Time off in Laos

Laos has been a great place to relax for ten days – laid-back, safe and hassle-free.

I find Africa a fascinating place but it is always very demanding; you are always having to interact with people. “Ça va?” is never enough, you always have to stop, to explain – where are you going, what is your name, where is your husband, your children, etc, etc. & I always feel that I have to be on my guard – whilst genuinely friendly people, Africans rarely stop to talk to a stranger just to be friendly, they usually have some motive.

In Laos people smile, the children wave, and you have to say “Sabaidee” (hello) dozens of times a day – but it stops there. You are left in peace.

I decided it would be counterproductive to rush around trying to see all the sights of Laos, given that one of its selling points was the slow pace of life, so I opted to restrict myself to a small area in the extreme south of the country, visiting just three places.

My first stop was an ecolodge on the edge of a wetlands in a protected area. As well as seeming a good place to relax, I thought I would see lots of birds. It turns out, however, that there are no birds – the locals shoot and eat them. This leaves the countryside strangely quiet and empty – you don’t realise how much birdsong there is around you normally until it isn’t there. I did, however, hear the beautiful, haunting, call of the rare yellow-cheeked crested gibbon (or at least that’s what the guide said it was…) early in the morning in the forest. That was part of a two-day trek I took into the heart of the Se Pian Protected Area, walking through forest on the first day and a mixture of that and travelling along a river in a small pirogue on the second day. In between I slept in a small village, eating with local families. It was very enjoyable (through mixed forest including lots of bamboo and orchids though the latter were not in flower) though I have to say not to be undertaken in the hope of seeing wildlife. The most we managed was a giant centipede and lots of frighteningly enormous spiders. The type with tiny round bodies and legs that seem to go on for ever (in this case I think for 6-8 inches). They were constantly moving and quite repulsive.

It’s good that Laos are setting aside so much of their countryside into protected areas, but disappointing to see bird-hunters prowling with their guns, and signs of deforestation, within the protected area.

Logging has (at least theoretically) stopped in these areas. This means that the elephants that the locals used to use to haul logs have been made redundant. Elephants are expensive to keep, so as an alternative way of paying for their upkeep they are now being employed near the ecolodge to carry tourists about. I guess the alternative would be that they would be killed for food, as the Laotians seem to eat anything that moves, so I didn’t feel too guilty about riding on one’s back for an hour to visit a local hill-top archaeological site. It was also a pleasure, when walking around, to spot them ‘at leisure’ in the wetlands.

My next stop was a small island, Don Khon, among the “four thousand islands” (Si Phan Don) of the Mekong inland delta. It is very rustic, but also ridiculously cheap – $2 a night to stay in my own little ‘bungalow’ of wood and woven palm fronds, with a string hammock on my balcony overlooking the Mekong (though I admit the bathroom wasn’t great). I tore myself away from the hammock though to explore some of the footpaths around the island, and ended up walking for hours and hours. The scenery wasn’t spectacular, but it was pleasant – rice paddies, remnants of forest, and a couple of little villages – and an impressive set of rapids beside the island.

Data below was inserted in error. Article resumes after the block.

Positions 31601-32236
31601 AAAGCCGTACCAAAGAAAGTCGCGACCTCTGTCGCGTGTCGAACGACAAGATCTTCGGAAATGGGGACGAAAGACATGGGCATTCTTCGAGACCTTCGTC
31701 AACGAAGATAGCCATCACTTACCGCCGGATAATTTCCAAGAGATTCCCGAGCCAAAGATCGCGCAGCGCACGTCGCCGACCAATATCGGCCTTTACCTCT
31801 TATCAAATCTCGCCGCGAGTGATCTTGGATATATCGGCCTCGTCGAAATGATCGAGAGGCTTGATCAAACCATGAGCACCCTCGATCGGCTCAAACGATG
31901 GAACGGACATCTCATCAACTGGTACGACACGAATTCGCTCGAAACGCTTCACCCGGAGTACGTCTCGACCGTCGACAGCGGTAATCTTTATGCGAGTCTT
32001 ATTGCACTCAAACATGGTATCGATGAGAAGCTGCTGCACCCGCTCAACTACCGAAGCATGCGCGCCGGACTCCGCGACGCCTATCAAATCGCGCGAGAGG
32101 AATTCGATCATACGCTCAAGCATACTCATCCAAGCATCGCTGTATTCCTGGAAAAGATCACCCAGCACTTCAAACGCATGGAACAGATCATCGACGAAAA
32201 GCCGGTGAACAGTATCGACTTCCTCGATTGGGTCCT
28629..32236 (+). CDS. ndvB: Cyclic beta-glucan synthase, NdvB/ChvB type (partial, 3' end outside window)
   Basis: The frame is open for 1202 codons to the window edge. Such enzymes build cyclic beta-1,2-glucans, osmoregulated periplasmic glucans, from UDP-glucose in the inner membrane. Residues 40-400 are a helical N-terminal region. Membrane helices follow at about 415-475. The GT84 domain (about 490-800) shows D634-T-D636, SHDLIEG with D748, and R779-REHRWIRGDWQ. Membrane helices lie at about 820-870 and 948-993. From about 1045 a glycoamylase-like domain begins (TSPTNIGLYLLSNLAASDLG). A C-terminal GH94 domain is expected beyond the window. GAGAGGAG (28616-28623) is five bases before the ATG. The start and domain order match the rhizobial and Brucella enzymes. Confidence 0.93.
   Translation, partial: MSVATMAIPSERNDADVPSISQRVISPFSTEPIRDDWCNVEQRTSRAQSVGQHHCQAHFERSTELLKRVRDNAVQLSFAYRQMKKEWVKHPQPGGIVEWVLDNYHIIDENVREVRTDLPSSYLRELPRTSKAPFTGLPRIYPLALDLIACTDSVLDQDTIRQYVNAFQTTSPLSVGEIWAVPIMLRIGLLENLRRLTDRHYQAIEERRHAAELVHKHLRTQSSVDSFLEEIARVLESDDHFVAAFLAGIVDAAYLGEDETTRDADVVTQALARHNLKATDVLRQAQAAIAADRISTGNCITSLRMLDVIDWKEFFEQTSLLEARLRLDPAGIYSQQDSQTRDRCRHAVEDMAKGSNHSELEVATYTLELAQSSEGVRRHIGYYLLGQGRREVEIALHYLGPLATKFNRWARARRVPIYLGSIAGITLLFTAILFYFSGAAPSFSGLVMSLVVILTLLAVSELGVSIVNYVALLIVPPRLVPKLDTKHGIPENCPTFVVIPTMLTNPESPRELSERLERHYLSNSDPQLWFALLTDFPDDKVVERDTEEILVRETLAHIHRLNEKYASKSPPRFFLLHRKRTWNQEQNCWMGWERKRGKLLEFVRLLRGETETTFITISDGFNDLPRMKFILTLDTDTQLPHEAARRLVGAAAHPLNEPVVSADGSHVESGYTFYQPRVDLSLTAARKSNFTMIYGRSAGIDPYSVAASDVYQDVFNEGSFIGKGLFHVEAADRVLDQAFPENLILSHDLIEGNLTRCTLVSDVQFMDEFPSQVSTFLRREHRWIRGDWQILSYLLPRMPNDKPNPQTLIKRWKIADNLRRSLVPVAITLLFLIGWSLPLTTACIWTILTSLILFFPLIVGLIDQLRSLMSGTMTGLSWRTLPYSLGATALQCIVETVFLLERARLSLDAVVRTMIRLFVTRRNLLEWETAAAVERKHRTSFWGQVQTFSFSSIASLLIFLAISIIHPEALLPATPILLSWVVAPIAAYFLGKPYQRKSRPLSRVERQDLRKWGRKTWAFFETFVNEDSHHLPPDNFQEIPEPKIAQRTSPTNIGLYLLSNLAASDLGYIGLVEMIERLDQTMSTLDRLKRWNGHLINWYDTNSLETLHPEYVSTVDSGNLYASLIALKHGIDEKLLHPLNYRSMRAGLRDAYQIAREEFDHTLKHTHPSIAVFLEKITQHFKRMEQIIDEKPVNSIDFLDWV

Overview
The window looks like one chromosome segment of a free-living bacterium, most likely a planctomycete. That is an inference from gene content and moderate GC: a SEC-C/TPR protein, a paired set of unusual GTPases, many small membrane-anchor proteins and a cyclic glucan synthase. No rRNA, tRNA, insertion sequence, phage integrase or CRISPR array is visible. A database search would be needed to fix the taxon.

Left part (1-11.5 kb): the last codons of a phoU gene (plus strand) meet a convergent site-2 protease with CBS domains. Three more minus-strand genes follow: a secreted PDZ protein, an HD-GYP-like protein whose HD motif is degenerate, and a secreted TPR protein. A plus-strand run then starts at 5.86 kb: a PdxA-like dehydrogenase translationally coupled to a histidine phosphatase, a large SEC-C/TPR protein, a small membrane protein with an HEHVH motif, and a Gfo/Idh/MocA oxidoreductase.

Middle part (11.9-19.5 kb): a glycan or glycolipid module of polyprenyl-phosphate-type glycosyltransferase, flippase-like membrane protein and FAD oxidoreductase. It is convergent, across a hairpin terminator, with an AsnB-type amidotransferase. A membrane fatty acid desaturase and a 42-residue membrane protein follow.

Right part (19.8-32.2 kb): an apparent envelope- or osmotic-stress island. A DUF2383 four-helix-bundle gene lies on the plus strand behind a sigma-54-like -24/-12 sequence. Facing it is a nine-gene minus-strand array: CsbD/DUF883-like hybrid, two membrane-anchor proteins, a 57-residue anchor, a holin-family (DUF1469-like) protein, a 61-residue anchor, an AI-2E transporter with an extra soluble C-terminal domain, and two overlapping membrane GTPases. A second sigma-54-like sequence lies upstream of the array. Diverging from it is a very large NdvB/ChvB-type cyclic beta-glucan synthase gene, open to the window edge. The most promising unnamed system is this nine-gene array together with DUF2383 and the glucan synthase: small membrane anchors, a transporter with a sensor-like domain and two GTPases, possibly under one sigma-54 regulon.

After a couple of days on Don Khon, my final stop was Wat Phu Champasak, a UNESCO World Heritage listed Khmer ruin. My guidebook said it was in the style of Angkor Wat, which was true, but it was nowhere near as impressive. However it was in a lovely setting on the side of the hill, with some wonderful old magnolia trees up the sides of some of the paths, and it was a great day-trip from the nearby village of Champasak where I splashed out on a $5-a-night room with ensuite hot-water bathroom.

Then on the journey back to Thailand I had a special treat, having found a restaurant serving Italian food. Those friends who know my view of chilli, and coriander, will understand why I had not been looking forward to a diet of Lao food, and why I was so thrilled to be able to lunch on spinach and gorgonzola lasagne with garlic bread...

Back in Thailand I attended a meeting with colleagues in Bangkok, my first time in that city since 1984. It seems now to mostly consist of roads and shopping malls. I managed to sneak out without my colleagues one evening to try a little local culture – a ‘ping pong show’ followed by a beer with a few deep-fried insects. The show was nothing to get excited about though I had always felt it was something I should see once. The grasshoppers were surprisingly tasty. However I also tasted a large beetle (which looked like some kind of cockroach); it took a lot of willpower to even put it near my mouth, and when I finally got to taste the gooey brown and yellow gunk in its abdomen – well, I can’t even begin to describe quite how foul it was. I think even a hot Thai curry would have been preferable.

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